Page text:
“Do you want to take a trip to City Hall?” a coworker asked me recently.
“You can’t fight City Hall!” I said.
“Don’t worry, we’re not getting into a rumble or anything,” she assured me.
“OK, good. Are we going there to protest something? What are we protesting? I’m pretty anti-ISIS these days, but I could probably work myself into a frenzy over nuclear disarmament if you think that’s a better cause. We can make up some signs and everything. Even stage a sit-in. NO NUKES! It’ll be just like the 60s!”
“Mark. Settle down. We are going to ask about zoning restrictions on putting a sign up in the company parking lot.”
Even though there was no need for me to chain myself to anything, I decided to tag along because I felt like stretching my legs for a bit.
City Hall is a mere two blocks from the office, so we didn’t have far to go. I thought it would be fun to walk inside and tell them I wanted to turn a vacant lot into a park…ode to Parks and Recreation, a truly great sitcom that is ending its seven-year run this week even though it is by far the funniest show on television…but I was afraid the joke would go right over their heads. After all, truly great sitcoms don’t end when they are by far the funniest show on television unless nobody is watching.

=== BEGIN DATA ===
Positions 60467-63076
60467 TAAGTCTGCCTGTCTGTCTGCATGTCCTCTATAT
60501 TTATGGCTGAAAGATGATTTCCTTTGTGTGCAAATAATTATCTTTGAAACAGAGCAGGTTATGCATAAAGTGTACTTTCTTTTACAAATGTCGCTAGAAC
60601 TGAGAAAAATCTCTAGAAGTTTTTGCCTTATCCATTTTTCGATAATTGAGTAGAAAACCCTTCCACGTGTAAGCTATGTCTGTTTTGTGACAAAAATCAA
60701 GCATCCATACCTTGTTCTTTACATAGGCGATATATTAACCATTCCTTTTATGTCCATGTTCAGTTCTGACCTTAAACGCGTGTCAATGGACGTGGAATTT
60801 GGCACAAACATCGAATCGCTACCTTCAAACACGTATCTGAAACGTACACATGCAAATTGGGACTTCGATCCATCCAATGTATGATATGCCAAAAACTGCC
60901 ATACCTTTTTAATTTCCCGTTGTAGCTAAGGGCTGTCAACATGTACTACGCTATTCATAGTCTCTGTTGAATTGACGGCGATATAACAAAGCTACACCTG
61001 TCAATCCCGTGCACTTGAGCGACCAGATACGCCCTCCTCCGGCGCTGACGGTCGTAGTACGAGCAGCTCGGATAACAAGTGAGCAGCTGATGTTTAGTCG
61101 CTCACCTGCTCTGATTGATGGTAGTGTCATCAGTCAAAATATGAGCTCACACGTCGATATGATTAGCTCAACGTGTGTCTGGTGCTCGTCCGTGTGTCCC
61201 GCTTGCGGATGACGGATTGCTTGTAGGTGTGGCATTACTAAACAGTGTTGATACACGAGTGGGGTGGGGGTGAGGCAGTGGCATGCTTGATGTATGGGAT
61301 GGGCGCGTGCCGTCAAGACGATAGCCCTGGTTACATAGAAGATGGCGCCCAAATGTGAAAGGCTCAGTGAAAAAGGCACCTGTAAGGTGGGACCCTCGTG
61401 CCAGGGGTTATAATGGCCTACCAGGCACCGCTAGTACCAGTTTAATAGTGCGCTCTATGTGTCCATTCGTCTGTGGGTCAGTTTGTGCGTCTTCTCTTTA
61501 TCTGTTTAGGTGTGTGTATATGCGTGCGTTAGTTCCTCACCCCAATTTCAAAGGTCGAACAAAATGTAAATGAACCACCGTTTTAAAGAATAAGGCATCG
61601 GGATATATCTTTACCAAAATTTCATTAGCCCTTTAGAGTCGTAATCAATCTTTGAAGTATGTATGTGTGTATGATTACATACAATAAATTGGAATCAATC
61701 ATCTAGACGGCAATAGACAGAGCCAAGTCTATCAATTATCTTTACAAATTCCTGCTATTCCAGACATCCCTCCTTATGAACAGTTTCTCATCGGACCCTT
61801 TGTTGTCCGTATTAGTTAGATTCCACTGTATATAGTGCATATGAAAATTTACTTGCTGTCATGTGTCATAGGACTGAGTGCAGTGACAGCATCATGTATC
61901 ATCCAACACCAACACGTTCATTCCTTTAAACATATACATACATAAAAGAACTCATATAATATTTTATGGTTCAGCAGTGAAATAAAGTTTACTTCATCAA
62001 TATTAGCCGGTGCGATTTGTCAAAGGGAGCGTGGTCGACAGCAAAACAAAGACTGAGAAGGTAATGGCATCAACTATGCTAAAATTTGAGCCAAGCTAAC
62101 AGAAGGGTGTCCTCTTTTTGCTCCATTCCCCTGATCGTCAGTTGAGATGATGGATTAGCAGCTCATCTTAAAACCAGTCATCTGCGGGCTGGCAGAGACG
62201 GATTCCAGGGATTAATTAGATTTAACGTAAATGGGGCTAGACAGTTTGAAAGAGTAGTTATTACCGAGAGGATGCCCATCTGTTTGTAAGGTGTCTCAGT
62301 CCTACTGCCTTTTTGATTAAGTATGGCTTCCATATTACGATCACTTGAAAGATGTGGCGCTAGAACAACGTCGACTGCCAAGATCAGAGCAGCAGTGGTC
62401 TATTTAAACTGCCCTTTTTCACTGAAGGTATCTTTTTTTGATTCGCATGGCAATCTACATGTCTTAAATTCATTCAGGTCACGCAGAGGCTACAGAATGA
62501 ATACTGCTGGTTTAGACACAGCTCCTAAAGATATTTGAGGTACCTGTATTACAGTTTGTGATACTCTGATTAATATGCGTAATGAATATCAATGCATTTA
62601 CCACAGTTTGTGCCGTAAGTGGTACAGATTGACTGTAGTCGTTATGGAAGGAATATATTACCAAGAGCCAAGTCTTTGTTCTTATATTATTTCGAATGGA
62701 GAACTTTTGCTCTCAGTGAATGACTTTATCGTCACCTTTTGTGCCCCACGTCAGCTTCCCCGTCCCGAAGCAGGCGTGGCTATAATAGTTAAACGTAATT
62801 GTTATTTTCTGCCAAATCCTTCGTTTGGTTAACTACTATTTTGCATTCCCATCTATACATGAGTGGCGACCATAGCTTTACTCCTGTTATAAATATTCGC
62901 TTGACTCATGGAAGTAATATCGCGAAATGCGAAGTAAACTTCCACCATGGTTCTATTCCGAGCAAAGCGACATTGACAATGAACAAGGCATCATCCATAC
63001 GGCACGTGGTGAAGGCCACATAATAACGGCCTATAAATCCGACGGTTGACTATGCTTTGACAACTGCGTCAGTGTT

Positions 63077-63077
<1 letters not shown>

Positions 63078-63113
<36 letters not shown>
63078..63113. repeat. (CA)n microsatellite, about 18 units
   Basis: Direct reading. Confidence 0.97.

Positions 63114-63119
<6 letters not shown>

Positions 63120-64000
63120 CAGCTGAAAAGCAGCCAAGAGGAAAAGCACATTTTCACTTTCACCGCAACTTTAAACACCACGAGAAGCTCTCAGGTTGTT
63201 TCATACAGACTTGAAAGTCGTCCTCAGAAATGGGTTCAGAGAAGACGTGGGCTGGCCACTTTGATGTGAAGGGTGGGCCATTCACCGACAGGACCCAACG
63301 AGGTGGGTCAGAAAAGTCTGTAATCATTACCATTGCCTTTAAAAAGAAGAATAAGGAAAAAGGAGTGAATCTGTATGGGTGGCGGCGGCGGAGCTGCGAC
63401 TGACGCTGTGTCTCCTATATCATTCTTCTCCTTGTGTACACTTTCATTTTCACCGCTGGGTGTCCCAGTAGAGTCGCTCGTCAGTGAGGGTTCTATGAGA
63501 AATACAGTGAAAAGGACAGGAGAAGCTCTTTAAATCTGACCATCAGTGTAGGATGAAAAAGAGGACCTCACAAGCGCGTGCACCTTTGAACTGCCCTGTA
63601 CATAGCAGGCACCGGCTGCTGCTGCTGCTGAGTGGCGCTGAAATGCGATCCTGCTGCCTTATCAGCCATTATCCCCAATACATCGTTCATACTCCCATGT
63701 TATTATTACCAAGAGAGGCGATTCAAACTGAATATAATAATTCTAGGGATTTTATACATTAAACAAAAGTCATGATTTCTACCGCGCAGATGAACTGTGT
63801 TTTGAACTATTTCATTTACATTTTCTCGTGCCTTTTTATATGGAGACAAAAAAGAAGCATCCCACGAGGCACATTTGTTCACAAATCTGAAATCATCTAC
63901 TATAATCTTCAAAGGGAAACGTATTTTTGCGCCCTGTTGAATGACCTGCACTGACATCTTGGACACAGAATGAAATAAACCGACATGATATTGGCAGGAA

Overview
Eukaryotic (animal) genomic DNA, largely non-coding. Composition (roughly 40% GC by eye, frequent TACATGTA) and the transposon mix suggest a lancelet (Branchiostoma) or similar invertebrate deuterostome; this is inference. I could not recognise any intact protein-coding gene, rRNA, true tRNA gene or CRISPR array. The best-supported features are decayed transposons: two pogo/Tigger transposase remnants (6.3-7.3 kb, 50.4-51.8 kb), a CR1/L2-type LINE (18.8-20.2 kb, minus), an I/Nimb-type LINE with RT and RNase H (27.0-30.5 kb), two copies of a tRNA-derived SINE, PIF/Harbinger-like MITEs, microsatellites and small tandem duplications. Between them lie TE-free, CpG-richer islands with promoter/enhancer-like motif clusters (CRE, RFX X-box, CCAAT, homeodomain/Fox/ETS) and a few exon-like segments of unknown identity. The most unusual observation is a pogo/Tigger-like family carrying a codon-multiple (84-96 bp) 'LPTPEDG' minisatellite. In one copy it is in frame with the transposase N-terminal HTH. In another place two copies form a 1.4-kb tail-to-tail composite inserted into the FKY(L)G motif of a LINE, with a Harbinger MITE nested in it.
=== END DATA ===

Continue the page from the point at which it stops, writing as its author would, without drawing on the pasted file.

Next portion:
What a damn shame. But I digress.
There were three of us total, representatives of our company’s made-up-on-the-spot parking committee. Anyway, we stormed inside City Hall full of demands! That is, if you define “storming” as quietly pushing open the door and “full of demands” as politely inquiring about whom we should submit our request to. Clearly, I have very weird ideas about government in action.
Only, it should be government inaction, because we were shuffled around from one department to the next, and within each department, were handed off to various individuals, none of whom seemed to have the slightest clue about the city’s parking regulations, or who is even responsible for code enforcement. I know bureaucratic inadequacy is a cliche, but dammit if it wasn’t on full display, right before my very eyes.
This is why we need to bring back Schoolhouse Rock. I mean, geez, I learned the whole process of how a bill becomes a law while eating cold cereal and watching the Road Runner get the better of Wile E. Coyote (every. single. time.) on Saturday morning. These guys could stand to learn a thing or two. Finally, they asked me to leave my business card and they’d get back to me with an answer.
That was five days ago. I doubt very much I’ll ever receive an answer at this point.
I’m just a bill
Yes, I’m only a bill
And if they vote for me on Capitol Hill
Well, then I’m off to the White House
Where I’ll wait in a line
With a lot of other bills
For the president to sign
And if he signs me, then I’ll be a law
How I hope and pray that he will
But today I am still just a bill
You may not be able to fight City Hall, but I’d sure like to try. Maybe next time we need to go all out and burn a few bras.